My husband, my sister and I are buying a home. My sister would like to pay one-third of the cost of the house, and we’d finance the rest of the purchase. My husband and I would pay the mortgage each month, and my sister would not contribute to those payments. Is there a problem with my sister putting up the money? Does the government care that she would put up the money without being a party to the debt?
The question for you to answer is why do you want to own the home with your sister? If you and your husband will live in the home, you might not want to have your sister in the mix. However, if all of you will buy the property together and your sister will live there with you, you will all have an interest in owning and living in the home.
There are cases where certain family members help others with the purchase of a home. Your sister may be putting up the down payment of the home so that you and your husband can buy it.
However, we’d like the three of you to have a written agreement that says who owns what, how the home will be run, who will decide when to sell, who will decide what needs to be fixed and how, and any other major decisions relating to owning the home. The document needs to be similar to a partnership agreement so that the three you will have thought through the many issues that can and will come up and the issues can be easily resolved. The agreement should also spell out financial terms, including the fact that your sister is making the down payment and you are paying the monthly cost of the property.
The federal government won’t care how many of you are on the loan for the property. It will care that you account for all tax payments and issues properly. If you can deduct real estate tax payments or interest payments, those deductions should be taken on the proper party’s federal income tax return.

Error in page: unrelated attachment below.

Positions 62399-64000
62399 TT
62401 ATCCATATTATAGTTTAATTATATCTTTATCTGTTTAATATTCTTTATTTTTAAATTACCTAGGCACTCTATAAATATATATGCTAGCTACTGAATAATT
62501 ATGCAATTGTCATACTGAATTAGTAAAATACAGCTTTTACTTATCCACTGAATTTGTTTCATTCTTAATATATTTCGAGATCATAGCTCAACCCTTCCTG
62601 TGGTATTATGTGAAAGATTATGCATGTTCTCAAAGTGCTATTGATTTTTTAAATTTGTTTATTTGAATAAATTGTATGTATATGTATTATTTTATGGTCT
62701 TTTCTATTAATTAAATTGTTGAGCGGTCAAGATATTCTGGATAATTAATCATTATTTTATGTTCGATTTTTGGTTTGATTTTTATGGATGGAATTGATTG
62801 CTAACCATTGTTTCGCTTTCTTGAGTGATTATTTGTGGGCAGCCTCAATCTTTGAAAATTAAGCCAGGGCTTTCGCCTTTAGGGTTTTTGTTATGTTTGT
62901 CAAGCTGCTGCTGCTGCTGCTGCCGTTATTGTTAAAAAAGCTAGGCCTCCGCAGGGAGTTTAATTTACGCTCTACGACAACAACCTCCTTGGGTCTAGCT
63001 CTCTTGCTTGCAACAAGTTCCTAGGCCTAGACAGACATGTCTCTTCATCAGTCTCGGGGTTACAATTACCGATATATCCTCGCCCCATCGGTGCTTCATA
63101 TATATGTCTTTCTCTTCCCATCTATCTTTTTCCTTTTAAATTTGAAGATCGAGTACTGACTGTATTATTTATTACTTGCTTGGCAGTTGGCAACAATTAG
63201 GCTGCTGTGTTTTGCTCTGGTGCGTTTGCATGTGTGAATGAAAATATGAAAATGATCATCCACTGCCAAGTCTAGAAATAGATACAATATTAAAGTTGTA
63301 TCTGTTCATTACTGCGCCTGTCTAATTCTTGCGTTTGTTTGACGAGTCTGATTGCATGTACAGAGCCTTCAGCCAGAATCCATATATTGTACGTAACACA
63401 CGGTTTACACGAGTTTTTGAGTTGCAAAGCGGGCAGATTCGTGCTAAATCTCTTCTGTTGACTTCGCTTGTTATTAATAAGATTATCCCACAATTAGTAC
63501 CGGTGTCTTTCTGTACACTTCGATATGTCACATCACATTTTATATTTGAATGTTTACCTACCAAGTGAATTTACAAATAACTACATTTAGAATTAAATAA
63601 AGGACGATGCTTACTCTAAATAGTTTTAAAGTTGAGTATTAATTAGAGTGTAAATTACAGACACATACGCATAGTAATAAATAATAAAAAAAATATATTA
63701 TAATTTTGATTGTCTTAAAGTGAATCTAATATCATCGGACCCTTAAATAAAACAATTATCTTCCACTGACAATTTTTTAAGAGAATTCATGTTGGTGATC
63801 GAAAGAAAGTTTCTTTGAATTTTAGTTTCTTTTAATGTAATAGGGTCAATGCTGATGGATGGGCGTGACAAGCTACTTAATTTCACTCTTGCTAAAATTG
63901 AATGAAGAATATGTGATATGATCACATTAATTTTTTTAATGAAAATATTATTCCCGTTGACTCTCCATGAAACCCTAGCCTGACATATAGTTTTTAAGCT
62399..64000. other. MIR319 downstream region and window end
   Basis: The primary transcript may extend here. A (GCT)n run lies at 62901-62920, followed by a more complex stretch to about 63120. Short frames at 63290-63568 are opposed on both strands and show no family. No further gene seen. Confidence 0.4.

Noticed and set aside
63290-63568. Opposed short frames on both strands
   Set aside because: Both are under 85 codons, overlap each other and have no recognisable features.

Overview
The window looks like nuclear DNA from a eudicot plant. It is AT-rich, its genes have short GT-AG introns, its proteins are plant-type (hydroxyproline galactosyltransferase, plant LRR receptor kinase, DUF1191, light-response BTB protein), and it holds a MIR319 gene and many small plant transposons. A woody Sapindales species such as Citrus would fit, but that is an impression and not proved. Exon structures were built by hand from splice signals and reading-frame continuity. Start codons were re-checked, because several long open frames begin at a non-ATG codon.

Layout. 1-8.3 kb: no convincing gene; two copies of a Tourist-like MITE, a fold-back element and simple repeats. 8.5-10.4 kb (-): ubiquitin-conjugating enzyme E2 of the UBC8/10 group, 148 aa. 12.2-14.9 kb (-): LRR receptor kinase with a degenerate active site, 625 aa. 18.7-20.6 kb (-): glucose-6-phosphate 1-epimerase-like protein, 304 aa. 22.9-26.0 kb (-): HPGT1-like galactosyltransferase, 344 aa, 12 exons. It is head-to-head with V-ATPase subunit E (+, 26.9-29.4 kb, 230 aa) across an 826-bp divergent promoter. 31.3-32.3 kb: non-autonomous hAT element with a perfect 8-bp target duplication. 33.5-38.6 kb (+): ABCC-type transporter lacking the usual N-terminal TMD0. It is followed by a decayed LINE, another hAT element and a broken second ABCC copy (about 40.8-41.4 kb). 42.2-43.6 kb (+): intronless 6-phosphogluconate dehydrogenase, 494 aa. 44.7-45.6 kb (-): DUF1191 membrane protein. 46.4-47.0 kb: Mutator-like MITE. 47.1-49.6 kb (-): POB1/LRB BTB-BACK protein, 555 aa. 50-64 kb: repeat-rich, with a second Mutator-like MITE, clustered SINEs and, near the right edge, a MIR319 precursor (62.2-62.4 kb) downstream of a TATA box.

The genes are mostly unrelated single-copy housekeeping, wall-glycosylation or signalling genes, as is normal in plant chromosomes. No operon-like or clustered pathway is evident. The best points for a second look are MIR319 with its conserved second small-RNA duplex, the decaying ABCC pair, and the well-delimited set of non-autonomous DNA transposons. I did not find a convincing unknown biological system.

When the home is sold, the person taking a profit or loss from the sale must account properly for that profit or loss. Those are the issues that would most concern the federal government.
As you move forward, you should talk to a real estate lawyer about the purchase and what you’re hoping to achieve by designing it in this way. You might also want to talk to an accountant to make sure you understand the implications of owning the home in this way.
If you and your husband split up, you and your sister will need a mechanism to buy out his interest in the home. You also need to discuss what happens if one of you dies. Will the other two inherit that share of the property equally? How you hold title to the property and what the partnership agreement says will be extremely important on this issue.
Ilyce R. Glink’s latest book is “Buy, Close, Move In!” Samuel J. Tamkin is a Chicago-based real estate attorney. If you have questions, you can call Glink’s radio show (800-972-8255) any Sunday from 11 a.m. to 1 p.m. Contact Glink and Tamkin through the Web site, www.thinkglink.com.